The Unborn (2009)
★ / ★★★★
This horror movie was so bad, I didn’t know whether to laugh or get angry after the final scene. Odette Yustman suddenly starts having nightmares about a boy who obviously wants something from her. It starts off that way but eventually, the evil that was once in her dreams begins to manifest itself in reality, affecting her relationships with her best friend (Meagan Good), her boyfriend (Cam Giganget) and her own sanity. I am not exactly sure how much I should give away because it tried to be about a lot of things but ultimately became about nothing. One minute the lead character was running around (literally–her jogging scenes felt like forever and a day) moping about her mother and the next she was asking people to give her an exorcism. The so-called twists did not make sense to me at all. While it did try to make homage to horror greats such as “The Exorcist” and “Rosemary’s Baby,” it felt contrived and there were definitely some parts where I thought it was merely stealing ideas instead of using such ideas as a template and taking the story to the next level. I did enjoy some creepy images but the suspense was simply not there. When the obligatory “jumpy” scenes arrived, they felt uninspired because it was all sharp film cuts and loud soundtrack to me. When I watch a horror picture, I want my heart to pound like mad and anticipate what’s going to happen next. With “The Unborn,” written and directed by David S. Goyer, I felt like each scene was a punishment I didn’t deserve. I think one of the main problems is the script. The dialogue absolutely killed me. I actually lost count how many times the lead character said, “I know this is going to sound crazy but…” I don’t know if that’s worse or cheesy lines like “I don’t think you’re crazy, I just think you’re hormonal.” I mean, come on. Hasn’t Goyer seen the “Scream” franchise? If you ask me, I think he’s asking to have a bad movie with that kind of writing. Obviously, I’m saying to skip this one because I’ve seen it all before. If you’re interested in a modern exorcism picture, rent the superior “The Exorcism of Emily Rose” instead. That one truly gave me the creeps.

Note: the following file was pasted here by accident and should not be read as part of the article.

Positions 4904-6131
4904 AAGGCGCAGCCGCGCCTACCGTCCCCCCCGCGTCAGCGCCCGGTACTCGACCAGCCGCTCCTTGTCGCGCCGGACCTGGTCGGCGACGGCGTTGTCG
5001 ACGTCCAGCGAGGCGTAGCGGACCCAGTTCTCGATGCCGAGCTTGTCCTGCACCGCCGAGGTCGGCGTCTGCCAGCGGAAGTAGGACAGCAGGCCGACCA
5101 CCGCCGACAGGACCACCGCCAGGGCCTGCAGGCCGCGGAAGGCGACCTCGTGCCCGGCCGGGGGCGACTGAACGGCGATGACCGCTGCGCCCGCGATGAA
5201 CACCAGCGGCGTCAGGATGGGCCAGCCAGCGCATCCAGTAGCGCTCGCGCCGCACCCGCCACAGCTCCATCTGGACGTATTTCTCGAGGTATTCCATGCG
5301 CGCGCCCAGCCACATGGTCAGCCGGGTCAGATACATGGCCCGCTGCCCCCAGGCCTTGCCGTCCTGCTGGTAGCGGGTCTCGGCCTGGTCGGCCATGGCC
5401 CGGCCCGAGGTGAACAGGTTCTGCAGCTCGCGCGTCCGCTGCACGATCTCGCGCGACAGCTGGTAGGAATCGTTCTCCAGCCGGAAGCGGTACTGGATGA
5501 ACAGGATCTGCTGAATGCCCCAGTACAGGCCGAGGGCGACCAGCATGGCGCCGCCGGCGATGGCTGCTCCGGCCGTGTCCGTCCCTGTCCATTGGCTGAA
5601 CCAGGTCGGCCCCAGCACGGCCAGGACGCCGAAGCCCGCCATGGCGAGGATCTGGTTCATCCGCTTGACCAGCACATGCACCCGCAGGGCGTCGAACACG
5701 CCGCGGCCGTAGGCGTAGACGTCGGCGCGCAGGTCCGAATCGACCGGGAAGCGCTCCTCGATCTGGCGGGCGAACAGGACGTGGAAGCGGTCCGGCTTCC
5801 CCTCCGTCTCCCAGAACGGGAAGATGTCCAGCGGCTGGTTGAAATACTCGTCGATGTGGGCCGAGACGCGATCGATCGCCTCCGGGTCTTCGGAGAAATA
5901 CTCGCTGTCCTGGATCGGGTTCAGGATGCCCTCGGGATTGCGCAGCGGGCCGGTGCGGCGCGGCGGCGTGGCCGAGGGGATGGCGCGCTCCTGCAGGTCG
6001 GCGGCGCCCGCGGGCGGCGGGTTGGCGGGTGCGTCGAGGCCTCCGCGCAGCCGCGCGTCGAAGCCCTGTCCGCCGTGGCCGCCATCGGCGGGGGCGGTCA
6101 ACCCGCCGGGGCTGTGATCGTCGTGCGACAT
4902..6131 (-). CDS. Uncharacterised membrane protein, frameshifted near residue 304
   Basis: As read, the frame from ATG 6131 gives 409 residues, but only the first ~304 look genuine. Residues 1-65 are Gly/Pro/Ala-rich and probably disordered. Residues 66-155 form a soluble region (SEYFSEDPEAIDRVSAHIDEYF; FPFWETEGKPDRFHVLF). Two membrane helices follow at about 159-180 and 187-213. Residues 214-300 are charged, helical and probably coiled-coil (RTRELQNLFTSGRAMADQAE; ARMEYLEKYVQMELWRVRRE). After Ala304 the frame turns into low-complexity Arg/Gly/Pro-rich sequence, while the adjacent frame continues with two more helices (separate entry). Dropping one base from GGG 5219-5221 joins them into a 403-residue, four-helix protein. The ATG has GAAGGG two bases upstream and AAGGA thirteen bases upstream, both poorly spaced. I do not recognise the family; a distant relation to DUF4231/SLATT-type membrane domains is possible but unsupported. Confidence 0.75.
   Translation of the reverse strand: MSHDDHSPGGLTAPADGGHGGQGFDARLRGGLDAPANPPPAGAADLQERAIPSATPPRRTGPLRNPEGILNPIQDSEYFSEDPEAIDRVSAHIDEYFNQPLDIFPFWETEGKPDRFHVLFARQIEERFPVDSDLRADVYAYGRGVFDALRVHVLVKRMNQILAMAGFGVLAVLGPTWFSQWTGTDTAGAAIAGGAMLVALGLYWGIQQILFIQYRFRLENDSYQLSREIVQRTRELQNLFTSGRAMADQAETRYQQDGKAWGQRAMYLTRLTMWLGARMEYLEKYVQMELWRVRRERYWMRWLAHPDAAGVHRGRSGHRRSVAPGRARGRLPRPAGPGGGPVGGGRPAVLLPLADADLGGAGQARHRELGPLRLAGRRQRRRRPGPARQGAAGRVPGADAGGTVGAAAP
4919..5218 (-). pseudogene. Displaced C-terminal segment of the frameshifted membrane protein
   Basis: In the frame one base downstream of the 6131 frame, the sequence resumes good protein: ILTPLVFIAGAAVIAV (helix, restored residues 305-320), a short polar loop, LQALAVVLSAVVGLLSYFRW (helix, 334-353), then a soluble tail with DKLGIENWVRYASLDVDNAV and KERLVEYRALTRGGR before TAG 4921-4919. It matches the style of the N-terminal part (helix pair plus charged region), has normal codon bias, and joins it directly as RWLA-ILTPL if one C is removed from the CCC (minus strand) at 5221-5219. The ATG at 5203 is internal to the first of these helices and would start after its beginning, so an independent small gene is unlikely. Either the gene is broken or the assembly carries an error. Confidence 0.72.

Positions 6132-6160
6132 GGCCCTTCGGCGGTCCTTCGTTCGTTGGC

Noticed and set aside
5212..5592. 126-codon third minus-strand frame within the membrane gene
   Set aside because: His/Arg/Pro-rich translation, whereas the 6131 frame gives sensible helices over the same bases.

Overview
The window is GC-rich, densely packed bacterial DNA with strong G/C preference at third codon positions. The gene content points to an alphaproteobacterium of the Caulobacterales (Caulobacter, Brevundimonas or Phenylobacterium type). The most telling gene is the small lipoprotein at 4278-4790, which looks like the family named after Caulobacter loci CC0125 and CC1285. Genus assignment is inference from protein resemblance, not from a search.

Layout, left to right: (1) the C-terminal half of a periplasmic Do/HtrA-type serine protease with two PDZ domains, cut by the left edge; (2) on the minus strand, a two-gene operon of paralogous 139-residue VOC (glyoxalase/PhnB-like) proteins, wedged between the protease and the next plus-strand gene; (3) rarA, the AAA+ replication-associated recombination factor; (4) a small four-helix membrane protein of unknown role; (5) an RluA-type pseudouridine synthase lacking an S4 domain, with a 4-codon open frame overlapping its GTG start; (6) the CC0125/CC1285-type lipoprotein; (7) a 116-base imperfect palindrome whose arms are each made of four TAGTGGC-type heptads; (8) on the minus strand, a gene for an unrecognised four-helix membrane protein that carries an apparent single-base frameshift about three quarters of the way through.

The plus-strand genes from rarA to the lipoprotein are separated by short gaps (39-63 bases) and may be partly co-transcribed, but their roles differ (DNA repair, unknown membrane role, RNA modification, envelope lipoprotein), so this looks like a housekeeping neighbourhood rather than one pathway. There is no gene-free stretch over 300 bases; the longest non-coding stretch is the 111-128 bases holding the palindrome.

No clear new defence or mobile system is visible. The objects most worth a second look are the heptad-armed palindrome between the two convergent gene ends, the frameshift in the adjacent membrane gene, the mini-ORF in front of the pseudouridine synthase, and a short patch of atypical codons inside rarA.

Frozen River (2008)
★★★★ / ★★★★
Courtney Hunt’s screenwriter and directoral debut blew me out of the water. “Frozen River” is about a desperate mother (Melissa Leo) who tries to keep her family afloat after the father of the family leaves and takes all their money with him. Not knowing what else to do because her part-time job is not enough to keep up with the bills, Leo teams up with a Native American (Misty Upham) to smuggle immigrants into the United States for $600 per person. This movie left me so overwhelmed because it’s very efficient with its time. Each minute adds a piece of the puzzle regarding why the characters choose to do what they do. And that’s the key: The characters choose to do what they do even though they very well know that such actions are illegal, yet we still very much sympathize with them. I think that’s where Hunt’s talent comes in–she makes her character so raw to the point where I can imagine the events actually happening in real life. The acting all-around is top notch. Leo and Upham are initially pit up against each other yet they share a common bond that’s strong enough to overcome their differences. Leo definitely deserved her Oscar nomination because, right from the first frame, I sensed a certain complexity from a mother who will do anything it takes to provide for her children (Charlie McDermott, James Reilly). There’s this one scene when they have nothing else to eat other than popcorn and orange juice. It made me think that, if I were in Leo’s situation, I would also smuggle illegal immigrants despite the risks. Also, she has only a few simple dreams for her family (such as getting her children presents for Christmas and buying a new house) but she cannot quite achieve them. While she does tend to blame herself once in a while, she always decides to get up because no one else will solve her problems for her. In a nutshell, the lead character is very flawed but I could not help but admire her resolve. I was also surprised by how suspenseful it got during the smuggling scenes. There’s a lot of political elements that come into play whenever they have to escape such as the differing rules when one is in an Indian reservation. By the end, I was so emotionally drained but I still wanted the film to continue because I was curious about what would happen next to the characters. This is a superb film in every respect; it may be small in scope at first glance but it’s truly quite universal.
★★★ / ★★★★